Adeno-associated virus (AAV) is a non-pathogenic human parvovirus, and recombinant AAV vectors have gained significant attention owing to their safety, and in some cases, clinical efficacy, in a number of Phase I/II clinical trials. However, relatively large vector doses are needed to achieve clinical efficacy, and such high doses can lead to host immune responses. The main goal of the proposed research is to develop recombinant AAV vectors that are not only highly efficient, but are also effective at lower doses, thereby reducing the probability of inducing the host cell immune responses, the vector production costs, as well as the economic cost per patient, for the potential gene therapy of a wide variety of human diseases. Dr. Arun Srivastava (PI, University of Florida) has developed the next generation (`NextGen') of AAV vectors by modifying the AAV capsid protein, and these vectors work at significantly reduced doses, and are less immunogenic. His lab has also modified the AAV vector genome to develop the generation X (`GenX') AAV vectors that further enhance the transgene expression. As a result, Dr. Srivastava has partnered with Medosome Biotec, LLC (a Florida-based small business focused on the development and commercialization of technologies that enrich the lives of children by providing solutions to childhood diseases, disabilities and deficiencies) to further develop and commercialize this vector. The team hypothesizes that encapsidation of the GenX AAV genomes into NextGen AAV capsids will lead to the generation optimized (Opt) AAV vectors, with which significantly higher transduction efficiency at further reduced doses will be achieved. The safety and efficacy of these novel OptAAV serotype vectors will be evaluated in xenograft and humanized mice models prior to their potential use in human gene therapy. In the proposed Phase I STTR application, the following two specific aims will be pursued:
Specific Aim 1 : Development of Opt AAV serotype vectors in which GenX AAV genomes are encapsidated in NextGen capsids Specific Aim 2: Evaluation of safety and efficacy of the Opt AAV serotype vectors in xenograft and humanized murine models in vivo The successful completion of these studies will not only yield new insights into basic molecular biology of AAV, but will also be directly applicable in the further development of a vast repertoire of novel recombinant AAV serotype vectors for their optimal use in human gene therapy.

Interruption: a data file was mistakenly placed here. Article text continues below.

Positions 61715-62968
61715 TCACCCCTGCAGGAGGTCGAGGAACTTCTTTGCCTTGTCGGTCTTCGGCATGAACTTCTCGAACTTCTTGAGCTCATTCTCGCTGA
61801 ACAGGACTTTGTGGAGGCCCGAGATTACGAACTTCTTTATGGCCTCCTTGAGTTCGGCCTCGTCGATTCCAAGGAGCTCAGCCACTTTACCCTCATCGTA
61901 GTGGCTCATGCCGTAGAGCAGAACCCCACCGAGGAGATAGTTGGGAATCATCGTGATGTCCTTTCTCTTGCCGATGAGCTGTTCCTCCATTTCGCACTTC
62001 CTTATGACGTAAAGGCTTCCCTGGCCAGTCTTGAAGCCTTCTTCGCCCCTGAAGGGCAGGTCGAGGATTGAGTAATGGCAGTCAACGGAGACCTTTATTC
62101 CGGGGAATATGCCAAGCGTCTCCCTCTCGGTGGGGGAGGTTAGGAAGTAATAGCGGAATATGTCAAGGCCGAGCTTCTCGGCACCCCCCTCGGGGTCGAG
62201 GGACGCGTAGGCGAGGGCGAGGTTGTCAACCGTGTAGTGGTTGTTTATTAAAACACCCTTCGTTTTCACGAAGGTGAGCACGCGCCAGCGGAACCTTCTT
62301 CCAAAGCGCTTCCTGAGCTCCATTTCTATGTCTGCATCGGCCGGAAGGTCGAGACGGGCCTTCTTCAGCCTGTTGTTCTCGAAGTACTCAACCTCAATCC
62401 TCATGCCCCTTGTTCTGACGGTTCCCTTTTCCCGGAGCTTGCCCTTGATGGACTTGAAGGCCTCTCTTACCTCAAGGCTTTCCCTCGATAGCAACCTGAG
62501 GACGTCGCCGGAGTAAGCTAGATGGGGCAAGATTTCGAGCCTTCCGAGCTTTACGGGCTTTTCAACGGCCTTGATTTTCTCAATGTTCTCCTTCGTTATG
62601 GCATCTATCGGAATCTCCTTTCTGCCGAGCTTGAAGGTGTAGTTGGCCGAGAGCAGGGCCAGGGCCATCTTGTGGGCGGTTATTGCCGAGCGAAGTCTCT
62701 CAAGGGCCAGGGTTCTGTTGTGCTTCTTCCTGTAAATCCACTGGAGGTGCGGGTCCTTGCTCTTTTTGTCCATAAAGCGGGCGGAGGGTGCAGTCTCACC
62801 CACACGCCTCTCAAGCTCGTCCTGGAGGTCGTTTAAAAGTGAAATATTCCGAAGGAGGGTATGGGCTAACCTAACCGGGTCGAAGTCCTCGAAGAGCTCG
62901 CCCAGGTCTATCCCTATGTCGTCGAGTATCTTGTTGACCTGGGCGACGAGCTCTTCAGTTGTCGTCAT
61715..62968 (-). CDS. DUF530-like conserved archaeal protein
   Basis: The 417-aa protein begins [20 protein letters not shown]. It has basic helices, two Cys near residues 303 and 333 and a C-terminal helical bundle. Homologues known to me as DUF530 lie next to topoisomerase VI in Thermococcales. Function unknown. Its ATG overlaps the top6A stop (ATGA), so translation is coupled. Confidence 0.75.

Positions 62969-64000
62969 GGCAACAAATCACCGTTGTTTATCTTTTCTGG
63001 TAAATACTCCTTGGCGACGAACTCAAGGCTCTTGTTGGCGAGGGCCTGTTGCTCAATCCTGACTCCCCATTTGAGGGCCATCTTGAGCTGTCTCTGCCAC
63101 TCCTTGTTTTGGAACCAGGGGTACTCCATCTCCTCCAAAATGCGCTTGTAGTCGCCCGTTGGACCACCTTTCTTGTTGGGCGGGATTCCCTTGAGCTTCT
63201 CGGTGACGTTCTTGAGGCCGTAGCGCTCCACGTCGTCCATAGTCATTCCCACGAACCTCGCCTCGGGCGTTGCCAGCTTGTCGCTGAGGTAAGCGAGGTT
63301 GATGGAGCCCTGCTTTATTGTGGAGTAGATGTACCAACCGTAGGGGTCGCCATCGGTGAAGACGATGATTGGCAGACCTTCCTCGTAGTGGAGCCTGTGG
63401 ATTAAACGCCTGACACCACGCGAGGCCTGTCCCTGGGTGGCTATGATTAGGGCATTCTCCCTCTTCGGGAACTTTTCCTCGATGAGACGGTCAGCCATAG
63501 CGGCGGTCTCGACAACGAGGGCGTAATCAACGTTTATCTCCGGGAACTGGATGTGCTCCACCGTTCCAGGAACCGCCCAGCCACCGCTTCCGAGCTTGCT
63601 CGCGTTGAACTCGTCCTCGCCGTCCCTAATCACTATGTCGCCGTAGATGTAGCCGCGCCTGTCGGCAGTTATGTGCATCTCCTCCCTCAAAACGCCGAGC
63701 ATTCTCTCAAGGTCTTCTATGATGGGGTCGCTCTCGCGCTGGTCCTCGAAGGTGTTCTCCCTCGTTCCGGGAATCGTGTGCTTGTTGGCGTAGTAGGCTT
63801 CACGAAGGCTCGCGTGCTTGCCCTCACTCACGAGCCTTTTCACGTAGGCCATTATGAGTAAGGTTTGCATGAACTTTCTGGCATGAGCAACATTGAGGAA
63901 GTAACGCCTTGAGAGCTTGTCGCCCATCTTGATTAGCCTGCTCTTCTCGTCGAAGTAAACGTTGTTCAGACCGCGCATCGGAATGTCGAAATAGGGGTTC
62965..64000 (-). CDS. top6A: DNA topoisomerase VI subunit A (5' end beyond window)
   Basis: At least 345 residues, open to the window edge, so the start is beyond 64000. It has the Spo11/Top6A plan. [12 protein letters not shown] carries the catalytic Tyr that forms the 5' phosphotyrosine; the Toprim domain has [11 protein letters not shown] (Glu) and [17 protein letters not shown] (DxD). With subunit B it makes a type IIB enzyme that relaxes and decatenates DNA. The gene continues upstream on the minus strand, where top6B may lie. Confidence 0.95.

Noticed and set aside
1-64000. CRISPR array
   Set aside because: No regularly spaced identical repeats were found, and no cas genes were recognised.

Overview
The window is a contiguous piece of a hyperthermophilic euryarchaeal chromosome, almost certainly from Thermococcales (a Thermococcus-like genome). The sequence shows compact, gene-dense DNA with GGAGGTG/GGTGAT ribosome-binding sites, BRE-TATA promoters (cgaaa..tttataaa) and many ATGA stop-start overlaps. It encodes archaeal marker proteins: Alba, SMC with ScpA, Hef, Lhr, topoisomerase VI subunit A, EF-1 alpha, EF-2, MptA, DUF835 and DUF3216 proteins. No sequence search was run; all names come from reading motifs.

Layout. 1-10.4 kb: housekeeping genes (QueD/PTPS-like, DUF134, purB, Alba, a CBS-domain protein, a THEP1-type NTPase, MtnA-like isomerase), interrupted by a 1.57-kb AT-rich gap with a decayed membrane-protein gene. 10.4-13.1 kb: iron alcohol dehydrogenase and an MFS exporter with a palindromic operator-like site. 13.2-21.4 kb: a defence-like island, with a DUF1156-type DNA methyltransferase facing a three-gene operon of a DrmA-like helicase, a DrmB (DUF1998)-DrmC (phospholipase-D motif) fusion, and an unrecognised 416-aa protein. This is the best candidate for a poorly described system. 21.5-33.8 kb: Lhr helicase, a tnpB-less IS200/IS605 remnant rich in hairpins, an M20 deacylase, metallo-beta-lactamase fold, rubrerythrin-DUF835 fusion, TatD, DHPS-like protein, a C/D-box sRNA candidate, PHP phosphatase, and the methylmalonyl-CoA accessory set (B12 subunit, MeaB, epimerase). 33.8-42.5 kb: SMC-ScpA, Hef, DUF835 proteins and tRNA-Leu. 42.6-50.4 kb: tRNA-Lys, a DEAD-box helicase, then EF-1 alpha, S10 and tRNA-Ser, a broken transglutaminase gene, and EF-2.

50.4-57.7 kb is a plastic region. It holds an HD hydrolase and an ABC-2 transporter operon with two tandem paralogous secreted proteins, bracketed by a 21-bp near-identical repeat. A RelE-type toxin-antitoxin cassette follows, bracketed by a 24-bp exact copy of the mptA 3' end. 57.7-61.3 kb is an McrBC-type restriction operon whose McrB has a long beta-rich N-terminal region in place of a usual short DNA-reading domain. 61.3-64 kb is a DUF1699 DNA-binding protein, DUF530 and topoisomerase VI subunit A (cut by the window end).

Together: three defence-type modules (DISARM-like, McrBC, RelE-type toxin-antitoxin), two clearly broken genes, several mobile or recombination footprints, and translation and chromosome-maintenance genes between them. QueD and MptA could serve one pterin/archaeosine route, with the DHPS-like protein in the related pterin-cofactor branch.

The main aim of this proposal is to develop novel vectors with which therapeutic genes can be safely delivered to patients. These vectors are derived from a virus that causes no known disease in humans, and is therefore, expected to be safer. Thus, the development of such a vector system for the potential treatment and cure of a wide variety of human disease has relevance to public health.
|Chen, Min; Maeng, Kyungah; Nawab, Akbar et al. (2017) Efficient Gene Delivery and Expression in Pancreas and Pancreatic Tumors by Capsid-Optimized AAV8 Vectors. Hum Gene Ther Methods 28:49-59|
|Markusic, David M; Nichols, Timothy C; Merricks, Elizabeth P et al. (2017) Evaluation of engineered AAV capsids for hepatic factor IX gene transfer in murine and canine models. J Transl Med 15:94|
|Ling, Chen; Li, Baozheng; Ma, Wenqin et al. (2016) Development of Optimized AAV Serotype Vectors for High-Efficiency Transduction at Further Reduced Doses. Hum Gene Ther Methods 27:143-9|
|Srivastava, Arun (2016) In vivo tissue-tropism of adeno-associated viral vectors. Curr Opin Virol 21:75-80|
|Srivastava, Arun (2016) Adeno-Associated Virus: The Naturally Occurring Virus Versus the Recombinant Vector. Hum Gene Ther 27:1-6|
|Ling, Chen; Bhukhai, Kanit; Yin, Zifei et al. (2016) High-Efficiency Transduction of Primary Human Hematopoietic Stem/Progenitor Cells by AAV6 Vectors: Strategies for Overcoming Donor-Variation and Implications in Genome Editing. Sci Rep 6:35495|